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  30. Processing Relative Clauses in Supportive Contexts.Evelina Fedorenko, Steve Piantadosi & Edward Gibson - 2012 - Cognitive Science 36 (3):471-497.
    Results from two self-paced reading experiments in English are reported in which subject- and object-extracted relative clauses (SRCs and ORCs, respectively) were presented in contexts that support both types of relative clauses (RCs). Object-extracted versions were read more slowly than subject-extracted versions across both experiments. These results are not consistent with a decay-based working memory account of dependency formation where the amount of decay is a function of the number of new discourse referents that intervene between the dependents (Gibson, 1998; (...)
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  31.  15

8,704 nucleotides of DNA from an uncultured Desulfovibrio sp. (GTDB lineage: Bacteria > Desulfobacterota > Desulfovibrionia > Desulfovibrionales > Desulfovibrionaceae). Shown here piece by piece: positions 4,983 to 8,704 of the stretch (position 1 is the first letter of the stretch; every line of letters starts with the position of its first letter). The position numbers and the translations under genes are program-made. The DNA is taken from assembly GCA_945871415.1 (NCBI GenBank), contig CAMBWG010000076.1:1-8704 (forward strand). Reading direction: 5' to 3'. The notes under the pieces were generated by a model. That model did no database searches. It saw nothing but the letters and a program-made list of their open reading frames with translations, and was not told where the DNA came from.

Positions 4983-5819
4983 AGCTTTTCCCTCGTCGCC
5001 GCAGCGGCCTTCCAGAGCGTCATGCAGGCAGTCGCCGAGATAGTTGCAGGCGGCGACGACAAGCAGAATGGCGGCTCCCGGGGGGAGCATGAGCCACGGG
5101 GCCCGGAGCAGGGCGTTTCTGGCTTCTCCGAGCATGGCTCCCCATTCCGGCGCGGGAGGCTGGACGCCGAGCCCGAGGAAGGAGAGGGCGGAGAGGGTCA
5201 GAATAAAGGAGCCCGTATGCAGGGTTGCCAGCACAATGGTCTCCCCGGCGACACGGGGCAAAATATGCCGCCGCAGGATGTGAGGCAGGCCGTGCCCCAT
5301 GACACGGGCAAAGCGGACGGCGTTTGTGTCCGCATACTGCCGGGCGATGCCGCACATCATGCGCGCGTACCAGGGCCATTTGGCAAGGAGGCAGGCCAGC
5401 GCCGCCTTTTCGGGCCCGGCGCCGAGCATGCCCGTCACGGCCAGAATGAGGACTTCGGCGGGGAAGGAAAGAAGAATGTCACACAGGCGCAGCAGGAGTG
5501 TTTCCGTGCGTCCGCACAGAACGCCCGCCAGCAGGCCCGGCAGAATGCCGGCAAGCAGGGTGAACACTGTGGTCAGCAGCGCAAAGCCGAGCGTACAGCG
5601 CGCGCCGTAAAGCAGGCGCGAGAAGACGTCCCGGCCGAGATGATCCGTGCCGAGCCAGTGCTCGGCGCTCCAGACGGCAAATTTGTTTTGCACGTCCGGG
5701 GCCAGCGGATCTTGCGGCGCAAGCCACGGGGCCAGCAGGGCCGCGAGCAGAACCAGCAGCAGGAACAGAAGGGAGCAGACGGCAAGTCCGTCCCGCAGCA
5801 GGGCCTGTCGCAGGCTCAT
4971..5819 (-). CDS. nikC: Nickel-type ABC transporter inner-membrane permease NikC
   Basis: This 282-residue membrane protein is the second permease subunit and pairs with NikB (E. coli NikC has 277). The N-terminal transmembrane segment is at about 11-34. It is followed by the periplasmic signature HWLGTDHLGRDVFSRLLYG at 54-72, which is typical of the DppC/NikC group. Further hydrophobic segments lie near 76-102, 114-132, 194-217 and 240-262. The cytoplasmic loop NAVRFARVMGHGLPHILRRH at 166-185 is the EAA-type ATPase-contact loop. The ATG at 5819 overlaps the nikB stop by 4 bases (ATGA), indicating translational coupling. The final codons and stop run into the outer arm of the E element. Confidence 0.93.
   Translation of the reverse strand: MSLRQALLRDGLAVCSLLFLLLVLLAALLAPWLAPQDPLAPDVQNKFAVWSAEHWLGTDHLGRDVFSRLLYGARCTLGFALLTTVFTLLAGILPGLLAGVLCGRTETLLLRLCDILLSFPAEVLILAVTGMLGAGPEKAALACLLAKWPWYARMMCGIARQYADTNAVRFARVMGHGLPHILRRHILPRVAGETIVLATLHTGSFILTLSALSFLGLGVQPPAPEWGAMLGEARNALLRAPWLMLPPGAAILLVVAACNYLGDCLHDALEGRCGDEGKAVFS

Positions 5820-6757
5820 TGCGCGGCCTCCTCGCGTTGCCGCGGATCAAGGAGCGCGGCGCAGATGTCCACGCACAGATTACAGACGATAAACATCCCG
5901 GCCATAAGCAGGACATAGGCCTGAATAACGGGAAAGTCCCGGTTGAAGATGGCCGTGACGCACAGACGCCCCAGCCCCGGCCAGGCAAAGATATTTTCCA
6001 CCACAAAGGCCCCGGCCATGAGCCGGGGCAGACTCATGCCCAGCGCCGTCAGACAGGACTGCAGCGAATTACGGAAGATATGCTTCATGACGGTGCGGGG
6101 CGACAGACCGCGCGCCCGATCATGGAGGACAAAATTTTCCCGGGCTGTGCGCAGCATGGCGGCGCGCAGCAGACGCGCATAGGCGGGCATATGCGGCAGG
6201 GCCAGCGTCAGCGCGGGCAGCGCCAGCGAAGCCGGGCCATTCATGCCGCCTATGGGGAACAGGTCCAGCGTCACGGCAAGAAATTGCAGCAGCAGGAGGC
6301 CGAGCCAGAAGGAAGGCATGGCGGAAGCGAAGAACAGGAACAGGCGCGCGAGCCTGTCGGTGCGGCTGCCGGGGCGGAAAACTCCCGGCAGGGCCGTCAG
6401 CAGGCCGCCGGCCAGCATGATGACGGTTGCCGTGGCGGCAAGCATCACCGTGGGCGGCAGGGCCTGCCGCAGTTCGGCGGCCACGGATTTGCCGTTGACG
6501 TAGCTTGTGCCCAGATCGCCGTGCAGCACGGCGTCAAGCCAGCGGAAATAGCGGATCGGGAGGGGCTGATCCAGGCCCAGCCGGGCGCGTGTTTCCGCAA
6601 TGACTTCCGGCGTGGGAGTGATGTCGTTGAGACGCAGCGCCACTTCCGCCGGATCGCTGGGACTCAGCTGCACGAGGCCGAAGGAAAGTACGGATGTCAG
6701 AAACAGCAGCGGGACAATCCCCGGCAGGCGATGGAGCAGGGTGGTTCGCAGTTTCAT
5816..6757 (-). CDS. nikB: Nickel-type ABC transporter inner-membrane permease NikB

Cross-linguistic gestures reflect typological universals: A subject-initial, verb-final bias in speakers of diverse languages.Richard Futrell, Tina Hickey, Aldrin Lee, Eunice Lim, Elena Luchkina & Edward Gibson - 2015 - Cognition 136 (C):215-221.
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  32.  27
    The Processing and Acquisition of Reference.Edward Gibson & Neal J. Pearlmutter (eds.) - 2011 - MIT Press.
    How people refer to objects in the world, how people comprehend reference, and how children acquire an understanding of and an ability to use reference.
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  33. Constraints on sentence processing.Edward Gibson & Neal J. Pearlmutter - 1998 - Trends in Cognitive Sciences 2 (7):262-268.
  34.  21
    Interpretative and post-interpretative processes in sentence comprehension.Edward Gibson & Rose Roberts - 1999 - Behavioral and Brain Sciences 22 (1):100-101.